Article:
• Thicknesses from 3 μm to 35 μm available
  • Exceptional smoothness – RMS roughness below 0.3 μm
  • Very high purity – conductivity up to 105% IACS
  • Tight thickness tolerances
  • Good for fine line PCBs

The smooth surface improves bonding to laminates reducing the risk of lifted traces and pads. The high purity provides higher conductivity resulting in lower losses for high frequency applications.

Electrodeposited foil is more expensive than rolled foil due to more complex manufacturing. It is widely used for multilayer boards with fine features and lead-free processing.

Prepreg for PCBs

Prepreg sheets are B-stage epoxy resin reinforced with glass fabric. Prepreg is used to bond the copper foil to core laminates when making multilayer PCBs. Key properties include:

FR-4 Prepreg

  • Compatible with FR-4 cores
  • Good flow and fill characteristics for bonding layers
  • Standard Tg around 140°C
  • UL94 V-0 flame retardant rating
  • Low cost
  • Suitable for most multilayer boards

FR-4 prepreg contains brominated flame retardants to achieve V-0 rating. It provides the same Dk,Df values as FR-4 cores for good impedance match.

High Tg Prepreg

High Tg prepreg contains modified resin systems to achieve Tg values of 170°C and above to withstand lead-free soldering processes. Benefits include:

  • Improved reliability under lead-free soldering thermal excursions
  • Allows high Tg cores to realize their full thermal capability
  • Enables high layer count boards

High Tg prepregs are more expensive than standard FR-4 prepreg but critical for lead-free compatible PCBs.

Halogen-free Prepreg

Halogen-free prepregs use phosphorus-based chemistry to achieve flame retardance instead of brominated compounds. This makes them environmentally preferable for certain applications.

Many halogen-free prepregs have lower Tg values around 130°C and higher costs compared to brominated systems. However, new formulations are improving thermal performance.

High Frequency Prepreg

Low loss prepreg materials are designed to complement high frequency core materials. Key attributes include:

  • Ultra-low loss: Df values below 0.002
  • Stable electrical properties over frequency
  • Low moisture absorption
  • Matched Dk to high frequency cores

These prepregs enable excellent signal integrity in high speed designs over 10+ GHz. The cost is 3-10X higher than FR-4 prepreg.

Selecting Cores, Foils, and Prepregs for PCBs

Here are some key considerations when selecting PCB material sets:

Frequency Range

  • Up to 5 GHz: Standard FR-4 cores and prepreg with rolled foil
  • 5-10 GHz: Low loss materials for core, prepreg, foil
  • Above 10 GHz: Ultra-low loss cores, prepregs, and electrodeposited foils

Board Thickness

  • Thin boards below 0.062″: Minimum core thickness with thinner copper foils
  • Thick boards above 0.125″: Thicker cores and foils to minimize warpage

Reliability Requirements

  • Standard environment: FR-4 material system
  • Harsh environment: Use high Tg cores/prepregs
  • Thermal cycling: High Tg and low CTE materials

High Speed Signals

  • Match Dk of cores, prepregs, and laminates for optimal impedance control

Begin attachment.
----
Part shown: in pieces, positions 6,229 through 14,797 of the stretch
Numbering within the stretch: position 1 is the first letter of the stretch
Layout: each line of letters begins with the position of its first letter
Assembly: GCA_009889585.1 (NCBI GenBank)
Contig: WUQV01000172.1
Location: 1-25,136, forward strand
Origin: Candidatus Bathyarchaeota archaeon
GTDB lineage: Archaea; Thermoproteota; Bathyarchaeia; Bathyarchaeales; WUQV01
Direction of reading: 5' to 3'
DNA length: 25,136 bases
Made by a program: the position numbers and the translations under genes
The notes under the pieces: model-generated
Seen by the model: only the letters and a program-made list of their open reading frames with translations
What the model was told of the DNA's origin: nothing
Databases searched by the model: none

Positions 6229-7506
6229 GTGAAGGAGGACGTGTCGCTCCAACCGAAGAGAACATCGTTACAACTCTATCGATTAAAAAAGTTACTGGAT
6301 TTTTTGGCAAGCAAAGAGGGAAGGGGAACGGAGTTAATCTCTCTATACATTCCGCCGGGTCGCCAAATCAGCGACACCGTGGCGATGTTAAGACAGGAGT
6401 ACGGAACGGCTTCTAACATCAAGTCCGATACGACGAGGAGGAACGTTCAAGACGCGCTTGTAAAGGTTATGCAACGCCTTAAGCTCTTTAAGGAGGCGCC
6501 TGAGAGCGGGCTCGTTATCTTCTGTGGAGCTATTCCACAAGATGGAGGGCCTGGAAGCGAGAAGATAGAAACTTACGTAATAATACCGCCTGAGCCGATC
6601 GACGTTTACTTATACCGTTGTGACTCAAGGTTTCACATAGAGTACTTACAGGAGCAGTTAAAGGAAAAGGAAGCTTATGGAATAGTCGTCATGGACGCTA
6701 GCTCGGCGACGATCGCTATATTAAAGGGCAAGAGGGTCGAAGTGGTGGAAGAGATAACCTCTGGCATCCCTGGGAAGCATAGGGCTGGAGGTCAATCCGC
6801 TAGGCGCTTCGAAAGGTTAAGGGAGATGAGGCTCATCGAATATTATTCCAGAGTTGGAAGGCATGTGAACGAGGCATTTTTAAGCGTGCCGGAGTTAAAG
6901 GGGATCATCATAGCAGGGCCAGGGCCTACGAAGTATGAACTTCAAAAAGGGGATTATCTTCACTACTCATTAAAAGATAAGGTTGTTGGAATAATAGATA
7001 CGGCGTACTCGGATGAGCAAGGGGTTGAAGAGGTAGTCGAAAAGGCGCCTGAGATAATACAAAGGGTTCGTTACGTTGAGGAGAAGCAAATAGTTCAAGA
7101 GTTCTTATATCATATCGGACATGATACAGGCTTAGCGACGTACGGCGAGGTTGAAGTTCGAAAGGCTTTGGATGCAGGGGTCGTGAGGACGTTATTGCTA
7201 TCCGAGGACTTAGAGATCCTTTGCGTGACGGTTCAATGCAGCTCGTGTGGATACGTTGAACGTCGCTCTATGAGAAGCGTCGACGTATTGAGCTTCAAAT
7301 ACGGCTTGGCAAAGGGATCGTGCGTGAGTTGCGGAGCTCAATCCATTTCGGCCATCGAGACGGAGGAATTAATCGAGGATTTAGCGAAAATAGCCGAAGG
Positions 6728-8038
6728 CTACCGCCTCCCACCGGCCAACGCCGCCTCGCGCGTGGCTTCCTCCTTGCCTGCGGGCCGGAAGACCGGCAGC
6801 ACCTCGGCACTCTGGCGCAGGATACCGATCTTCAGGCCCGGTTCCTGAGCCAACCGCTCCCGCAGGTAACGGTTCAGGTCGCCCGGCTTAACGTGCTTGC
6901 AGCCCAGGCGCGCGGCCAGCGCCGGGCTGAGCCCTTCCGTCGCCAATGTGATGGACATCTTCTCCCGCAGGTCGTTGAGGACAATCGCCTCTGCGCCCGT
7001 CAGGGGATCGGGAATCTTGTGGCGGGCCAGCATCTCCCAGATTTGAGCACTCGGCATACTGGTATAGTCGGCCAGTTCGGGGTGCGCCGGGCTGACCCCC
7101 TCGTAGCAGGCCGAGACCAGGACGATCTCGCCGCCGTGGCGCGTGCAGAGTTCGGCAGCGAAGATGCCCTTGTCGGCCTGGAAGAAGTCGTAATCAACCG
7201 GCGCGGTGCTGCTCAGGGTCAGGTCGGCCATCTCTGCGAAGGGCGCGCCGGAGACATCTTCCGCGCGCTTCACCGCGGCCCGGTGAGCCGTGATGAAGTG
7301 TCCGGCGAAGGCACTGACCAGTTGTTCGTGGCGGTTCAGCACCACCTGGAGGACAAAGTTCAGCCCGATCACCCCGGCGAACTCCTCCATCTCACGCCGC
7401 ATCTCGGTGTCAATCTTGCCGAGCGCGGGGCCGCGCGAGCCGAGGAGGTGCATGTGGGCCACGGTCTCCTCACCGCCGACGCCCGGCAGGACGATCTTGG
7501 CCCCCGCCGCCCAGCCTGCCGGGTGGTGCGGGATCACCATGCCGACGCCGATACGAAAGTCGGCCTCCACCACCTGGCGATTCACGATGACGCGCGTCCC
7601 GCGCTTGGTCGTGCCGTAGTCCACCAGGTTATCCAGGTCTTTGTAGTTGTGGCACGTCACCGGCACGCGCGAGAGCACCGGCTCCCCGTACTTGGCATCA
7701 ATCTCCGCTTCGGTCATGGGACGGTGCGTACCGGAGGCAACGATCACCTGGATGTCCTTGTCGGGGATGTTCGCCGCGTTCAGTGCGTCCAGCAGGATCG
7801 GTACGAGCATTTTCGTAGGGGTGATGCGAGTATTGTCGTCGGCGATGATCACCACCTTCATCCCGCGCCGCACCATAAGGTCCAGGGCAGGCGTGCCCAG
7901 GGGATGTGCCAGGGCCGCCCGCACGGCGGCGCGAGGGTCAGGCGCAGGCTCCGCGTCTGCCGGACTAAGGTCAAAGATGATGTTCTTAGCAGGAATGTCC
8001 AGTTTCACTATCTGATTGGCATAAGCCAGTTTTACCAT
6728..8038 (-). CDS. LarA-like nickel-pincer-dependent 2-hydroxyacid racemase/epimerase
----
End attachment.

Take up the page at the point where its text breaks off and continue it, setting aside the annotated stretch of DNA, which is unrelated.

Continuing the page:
• Minimize glass weave skew with spread glass fabrics

Fabrication Factors

  • Higher layer counts: Thinner cores/foils and high Tg prepregs
  • Fine features: Electrodeposited foils and compatible prepregs
  • Lead-free: 170°C+ Tg materials. Low CTE.

Cost Targets

  • Minimize material costs: Standard FR-4 system
  • Performance critical: Use high performance materials where needed, FR-4 elsewhere

Proper selection of PCB materials across core, foil, and prepreg enables achieving the right design tradeoffs across electrical performance, manufacturability, reliability, and cost.


What are the key functions of the core laminate in a PCB?

The PCB core laminate provides the basic mechanical structure and foundation for building the board. It defines key electrical parameters like dielectric constant, loss tangent, and impedance control. The core also determines thermal and fire resistance properties.

What is the difference between FR-4 and halogen-free FR-4 laminates?

FR-4 uses brominated flame retardants to achieve UL94 V-0 fire safety rating. Halogen-free FR-4 replaces these brominated compounds with phosphorus additives to be environmentally friendlier. However, halogen-free cores tend to have lower Tg and higher cost currently.

Why is high frequency PCB fabrication more complex?

High frequency materials like PTFE composites have higher melting points, lower CTE, and poorer adhesion compared to FR-4. This requires specialized processes for lamination, drilling, and imaging to ensure reliability. The materials are also significantly more expensive.

What are the key benefits of using electrodeposited copper foil versus rolled foil?

Electrodeposited copper foil offers improved thickness consistency, smoothness, and purity compared to rolled foil. This improves fine line imaging and etching. The higher purity also gives slightly improved conductivity. However, electrodeposited foil costs more than rolled.

How does prepreg selection influence the performance of multilayer PCBs?

Prepregs must be properly matched to core materials in terms of Dk, Df, and Tg. If prepreg Tg is too low, the benefits of high Tg cores cannot be realized. Low loss prepreg is essential to complement high frequency core materials.